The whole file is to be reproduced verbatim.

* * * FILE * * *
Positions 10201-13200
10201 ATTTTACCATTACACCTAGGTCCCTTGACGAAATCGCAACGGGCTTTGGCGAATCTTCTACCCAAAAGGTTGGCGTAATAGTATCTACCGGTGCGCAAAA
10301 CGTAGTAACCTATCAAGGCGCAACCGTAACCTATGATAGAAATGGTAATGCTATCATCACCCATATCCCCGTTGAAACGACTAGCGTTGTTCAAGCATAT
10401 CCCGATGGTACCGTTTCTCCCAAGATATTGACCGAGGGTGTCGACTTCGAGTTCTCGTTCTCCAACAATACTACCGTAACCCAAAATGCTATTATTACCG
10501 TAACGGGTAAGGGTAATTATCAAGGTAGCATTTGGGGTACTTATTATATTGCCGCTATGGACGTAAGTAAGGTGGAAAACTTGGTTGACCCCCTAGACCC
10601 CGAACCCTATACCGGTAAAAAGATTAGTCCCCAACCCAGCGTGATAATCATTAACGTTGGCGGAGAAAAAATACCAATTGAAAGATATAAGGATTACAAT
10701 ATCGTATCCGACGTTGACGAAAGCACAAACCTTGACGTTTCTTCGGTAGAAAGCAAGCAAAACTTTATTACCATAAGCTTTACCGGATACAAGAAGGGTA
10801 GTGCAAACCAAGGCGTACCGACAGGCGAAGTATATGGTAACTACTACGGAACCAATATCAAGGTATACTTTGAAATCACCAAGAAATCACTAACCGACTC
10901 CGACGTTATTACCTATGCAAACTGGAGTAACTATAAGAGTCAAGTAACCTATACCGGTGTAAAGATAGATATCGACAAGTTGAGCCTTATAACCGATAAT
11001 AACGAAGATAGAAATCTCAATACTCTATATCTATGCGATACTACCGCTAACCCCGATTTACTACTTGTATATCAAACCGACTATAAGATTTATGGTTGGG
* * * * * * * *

Positions 10201-13200
10201 ATTTTACCATTACACCTAGGTCCCTTGACGAAATCGCAACGGGCTTTGGCGAATCTTCTACCCAAAAGGTTGGCGTAATAGTATCTACCGGTGCGCAAAA
10301 CGTAGTAACCTATCAAGGCGCAACCGTAACCTATGATAGAAATGGTAATGCTATCATCACCCATATCCCCGTTGAAACGACTAGCGTTGTTCAAGCATAT
10401 CCCGATGGTACCGTTTCTCCCAAGATATTGACCGAGGGTGTCGACTTCGAGTTCTCGTTCTCCAACAATACTACCGTAACCCAAAATGCTATTATTACCG
10501 TAACGGGTAAGGGTAATTATCAAGGTAGCATTTGGGGTACTTATTATATTGCCGCTATGGACGTAAGTAAGGTGGAAAACTTGGTTGACCCCCTAGACCC
10601 CGAACCCTATACCGGTAAAAAGATTAGTCCCCAACCCAGCGTGATAATCATTAACGTTGGCGGAGAAAAAATACCAATTGAAAGATATAAGGATTACAAT
10701 ATCGTATCCGACGTTGACGAAAGCACAAACCTTGACGTTTCTTCGGTAGAAAGCAAGCAAAACTTTATTACCATAAGCTTTACCGGATACAAGAAGGGTA
10801 GTGCAAACCAAGGCGTACCGACAGGCGAAGTATATGGTAACTACTACGGAACCAATATCAAGGTATACTTTGAAATCACCAAGAAATCACTAACCGACTC
10901 CGACGTTATTACCTATGCAAACTGGAGTAACTATAAGAGTCAAGTAACCTATACCGGTGTAAAGATAGATATCGACAAGTTGAGCCTTATAACCGATAAT
11001 AACGAAGATAGAAATCTCAATACTCTATATCTATGCGATACTACCGCTAACCCCGATTTACTACTTGTATATCAAACCGACTATAAGATTTATGGTTGGG